New boilers increase energy efficiency, reliability at NC State

Inside the newly-renovated Yarbrough Steam Plant, which features new, more-efficient boilers.
Inside the newly-renovated Yarbrough Drive Steam Plant, which features new, more-efficient boilers.

Energy will be supplied to NC State University buildings more reliably and efficiently thanks to the completion of a major boiler upgrade at Yarbrough Drive Steam Plant, where existing boilers installed as early as 1949 were replaced.

After nearly 18 months of construction, two new 100,000 pound-per-hour boilers replaced two 50,000 pound-per-hour boilers to double capacity and improve efficiency from 68 percent to 82 percent.

“It was definitely an efficiency improvement and enables us to keep up with campus demand. We always want to have more steam capacity on standby than what full campus load would demand. So if we have one boiler down, we’re still able to maintain and provide reliable and cost-efficient steam production to campus,” said Bill Ferrell, a plant engineer at the Yarbrough facility.

The final phase in a $61 million energy performance contract, the Yarbrough upgrades add to the efficiency increases at the university’s Cates Avenue Steam Plant, where cogeneration technology was added in 2012 to enable the university to capture wasted exhaust heat and convert it to steam. Steam is used as the primary heating source for the majority of buildings on main campus.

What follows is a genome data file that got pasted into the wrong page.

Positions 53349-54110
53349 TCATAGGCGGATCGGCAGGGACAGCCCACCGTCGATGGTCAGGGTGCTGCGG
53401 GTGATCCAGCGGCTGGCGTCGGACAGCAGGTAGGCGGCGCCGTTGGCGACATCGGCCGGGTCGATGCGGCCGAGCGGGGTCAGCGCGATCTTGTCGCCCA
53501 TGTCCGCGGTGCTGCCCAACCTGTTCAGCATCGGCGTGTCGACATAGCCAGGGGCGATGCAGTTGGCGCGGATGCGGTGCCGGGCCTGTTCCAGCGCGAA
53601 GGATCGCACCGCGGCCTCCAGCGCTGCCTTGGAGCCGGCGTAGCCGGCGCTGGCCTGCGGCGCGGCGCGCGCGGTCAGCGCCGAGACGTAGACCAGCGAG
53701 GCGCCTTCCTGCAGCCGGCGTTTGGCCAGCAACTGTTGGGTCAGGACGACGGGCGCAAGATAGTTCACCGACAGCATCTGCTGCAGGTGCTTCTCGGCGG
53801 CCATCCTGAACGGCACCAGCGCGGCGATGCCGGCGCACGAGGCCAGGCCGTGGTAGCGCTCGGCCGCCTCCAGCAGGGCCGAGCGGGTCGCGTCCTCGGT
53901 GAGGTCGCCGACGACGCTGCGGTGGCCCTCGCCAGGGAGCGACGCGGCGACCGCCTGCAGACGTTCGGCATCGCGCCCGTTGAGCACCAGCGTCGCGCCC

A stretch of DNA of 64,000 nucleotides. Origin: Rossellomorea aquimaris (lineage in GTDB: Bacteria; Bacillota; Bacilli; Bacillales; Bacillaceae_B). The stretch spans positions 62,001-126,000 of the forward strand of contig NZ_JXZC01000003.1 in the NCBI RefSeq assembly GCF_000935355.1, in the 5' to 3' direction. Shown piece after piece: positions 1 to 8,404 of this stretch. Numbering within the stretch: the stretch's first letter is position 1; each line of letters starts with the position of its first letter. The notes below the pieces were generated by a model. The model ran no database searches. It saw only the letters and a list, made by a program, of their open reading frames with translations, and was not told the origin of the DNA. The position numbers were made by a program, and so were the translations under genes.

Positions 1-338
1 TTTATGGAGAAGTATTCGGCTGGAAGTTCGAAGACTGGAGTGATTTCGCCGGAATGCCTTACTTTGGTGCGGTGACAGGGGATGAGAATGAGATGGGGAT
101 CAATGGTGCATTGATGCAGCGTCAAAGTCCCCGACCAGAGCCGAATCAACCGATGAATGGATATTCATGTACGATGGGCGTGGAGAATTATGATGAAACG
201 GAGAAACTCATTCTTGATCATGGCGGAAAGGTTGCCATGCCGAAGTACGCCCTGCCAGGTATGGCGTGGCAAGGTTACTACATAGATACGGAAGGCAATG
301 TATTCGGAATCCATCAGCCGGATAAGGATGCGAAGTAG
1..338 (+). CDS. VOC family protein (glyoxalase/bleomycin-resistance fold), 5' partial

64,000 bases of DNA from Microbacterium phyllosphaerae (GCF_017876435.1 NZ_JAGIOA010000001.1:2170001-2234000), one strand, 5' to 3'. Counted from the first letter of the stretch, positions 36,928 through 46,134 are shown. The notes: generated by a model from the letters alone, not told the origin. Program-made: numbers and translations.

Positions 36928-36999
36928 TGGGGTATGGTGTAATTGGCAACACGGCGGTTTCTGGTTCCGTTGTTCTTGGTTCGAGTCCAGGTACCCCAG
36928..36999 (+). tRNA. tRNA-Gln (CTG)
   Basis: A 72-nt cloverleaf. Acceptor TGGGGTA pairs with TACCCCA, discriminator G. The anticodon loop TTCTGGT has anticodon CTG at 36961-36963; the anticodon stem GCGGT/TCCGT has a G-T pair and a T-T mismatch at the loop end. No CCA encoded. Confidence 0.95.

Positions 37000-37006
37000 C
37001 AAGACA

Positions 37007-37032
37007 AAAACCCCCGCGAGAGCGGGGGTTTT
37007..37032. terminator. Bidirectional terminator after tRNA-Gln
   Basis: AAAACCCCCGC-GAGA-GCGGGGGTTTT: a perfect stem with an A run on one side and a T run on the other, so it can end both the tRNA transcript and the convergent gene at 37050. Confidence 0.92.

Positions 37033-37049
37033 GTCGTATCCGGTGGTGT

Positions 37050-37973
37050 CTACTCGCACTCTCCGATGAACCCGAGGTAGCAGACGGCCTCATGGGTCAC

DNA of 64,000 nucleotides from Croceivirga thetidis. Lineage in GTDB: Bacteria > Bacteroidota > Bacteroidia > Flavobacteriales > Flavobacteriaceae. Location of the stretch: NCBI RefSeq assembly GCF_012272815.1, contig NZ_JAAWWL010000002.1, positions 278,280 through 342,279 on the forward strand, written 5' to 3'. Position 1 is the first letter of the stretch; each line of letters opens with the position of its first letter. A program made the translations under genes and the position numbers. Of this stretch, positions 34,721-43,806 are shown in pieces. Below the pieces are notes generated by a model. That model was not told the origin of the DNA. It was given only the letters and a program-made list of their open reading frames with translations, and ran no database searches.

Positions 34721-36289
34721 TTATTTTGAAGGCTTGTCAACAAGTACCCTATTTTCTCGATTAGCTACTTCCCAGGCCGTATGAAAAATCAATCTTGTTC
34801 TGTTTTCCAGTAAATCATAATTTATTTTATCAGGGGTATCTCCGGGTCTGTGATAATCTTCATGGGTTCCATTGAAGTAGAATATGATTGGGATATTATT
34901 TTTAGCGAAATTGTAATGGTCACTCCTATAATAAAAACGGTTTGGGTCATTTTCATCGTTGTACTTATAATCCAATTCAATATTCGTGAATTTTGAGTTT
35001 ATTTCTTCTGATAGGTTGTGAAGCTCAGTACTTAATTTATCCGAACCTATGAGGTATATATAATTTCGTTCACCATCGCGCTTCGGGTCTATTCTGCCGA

In addition to efficiency increases, the new natural gas-powered boilers use No. 2 fuel oil as a backup fuel supply, which burns cleaner and operates more easily than the No. 6 fuel oil used by the old boilers. This alternate fuel supply is used during curtailment periods when suppliers divert limited natural gas supply from NC State in order to meet the demands of other customers.

What other color than Wolfpack red would NC State choose for its new, high-efficiency boilers?
What other color than Wolfpack red would NC State choose for its new, high-efficiency boilers?

The renovation also included refurbishing the plant’s last existing boiler and installing new auxiliary equipment throughout the plant, which was built in the 1920s.

“Now the entire system is running more efficiently and is easier to operate,” Ferrell said.

The renovation is expected to earn designation for Leadership in Energy and Environmental Design (LEED) certification at the silver level for efforts such as an approximately 80 percent recycling rate of steel and other demolition debris, efficiency improvements and use of sustainable building materials.

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